The U.S. has been trying to strengthen its relationships in Asia as a counterbalance to China’s rising influence. Biden visited South Korea and Japan last year, and he’s prodded the two countries — both critical U.S. allies — to mend their own relationship with each other.
White House press secretary Karine Jean-Pierre said the event would celebrate the 70th anniversary of the alliance between the United States and South Korea, which she called “critical to advancing peace, stability, and prosperity for our two countries, the Indo-Pacific, and around the world.”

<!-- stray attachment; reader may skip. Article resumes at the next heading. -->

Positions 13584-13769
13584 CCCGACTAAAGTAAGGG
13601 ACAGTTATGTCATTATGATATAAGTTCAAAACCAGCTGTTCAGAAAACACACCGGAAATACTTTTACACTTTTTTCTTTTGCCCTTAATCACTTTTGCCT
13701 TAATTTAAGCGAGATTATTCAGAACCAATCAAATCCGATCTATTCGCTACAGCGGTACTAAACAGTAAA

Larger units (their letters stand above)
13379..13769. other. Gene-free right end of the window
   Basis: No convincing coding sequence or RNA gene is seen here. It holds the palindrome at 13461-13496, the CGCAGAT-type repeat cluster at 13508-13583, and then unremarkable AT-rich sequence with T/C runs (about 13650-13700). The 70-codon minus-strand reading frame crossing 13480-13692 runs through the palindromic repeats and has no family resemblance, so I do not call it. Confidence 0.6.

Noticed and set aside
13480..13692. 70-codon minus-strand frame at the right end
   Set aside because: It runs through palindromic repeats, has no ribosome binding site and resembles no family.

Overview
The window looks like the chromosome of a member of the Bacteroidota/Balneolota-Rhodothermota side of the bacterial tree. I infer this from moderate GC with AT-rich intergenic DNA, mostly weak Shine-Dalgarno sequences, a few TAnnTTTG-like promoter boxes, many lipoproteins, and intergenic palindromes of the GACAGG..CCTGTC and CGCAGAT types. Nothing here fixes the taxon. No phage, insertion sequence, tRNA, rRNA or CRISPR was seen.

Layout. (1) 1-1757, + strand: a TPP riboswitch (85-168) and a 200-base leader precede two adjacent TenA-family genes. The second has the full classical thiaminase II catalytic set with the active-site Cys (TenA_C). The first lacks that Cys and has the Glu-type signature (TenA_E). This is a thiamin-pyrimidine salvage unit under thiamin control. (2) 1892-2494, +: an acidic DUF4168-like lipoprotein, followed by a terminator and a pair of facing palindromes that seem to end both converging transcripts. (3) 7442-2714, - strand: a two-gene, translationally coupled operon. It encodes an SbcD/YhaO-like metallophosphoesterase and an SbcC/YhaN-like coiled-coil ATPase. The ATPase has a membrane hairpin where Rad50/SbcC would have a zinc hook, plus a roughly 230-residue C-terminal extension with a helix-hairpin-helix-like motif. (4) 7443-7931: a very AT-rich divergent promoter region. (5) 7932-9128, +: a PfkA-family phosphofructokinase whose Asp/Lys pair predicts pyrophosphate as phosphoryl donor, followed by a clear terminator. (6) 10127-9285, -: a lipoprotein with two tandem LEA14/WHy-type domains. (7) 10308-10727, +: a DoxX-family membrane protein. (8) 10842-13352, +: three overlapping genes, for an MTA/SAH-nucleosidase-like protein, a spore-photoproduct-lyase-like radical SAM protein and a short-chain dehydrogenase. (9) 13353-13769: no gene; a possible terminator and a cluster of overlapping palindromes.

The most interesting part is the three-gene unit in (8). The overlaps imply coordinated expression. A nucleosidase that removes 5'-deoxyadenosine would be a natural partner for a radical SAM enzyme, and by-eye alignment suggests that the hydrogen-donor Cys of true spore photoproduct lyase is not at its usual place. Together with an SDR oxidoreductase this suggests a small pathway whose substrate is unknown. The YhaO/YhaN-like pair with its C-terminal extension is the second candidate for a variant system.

President Joe Biden will host South Korean President Yoon Suk Yeol for the second state visit of his administration, the White House announced on Tuesday.
The impasse stems from the history of Japanese colonialism on the Korean peninsula, and Yoon recently announced a plan to resolve longstanding disputes over compensation for slave labor.
Biden said he was encouraged by the development, saying that “our countries are stronger — and the world is safer and more prosperous — when we stand together.”
Biden’s first state visit was held for French President Emmanuel Macron in December.
Yoon will be joined by first lady Kim Keon Hee.
A state dinner will be held on April 26.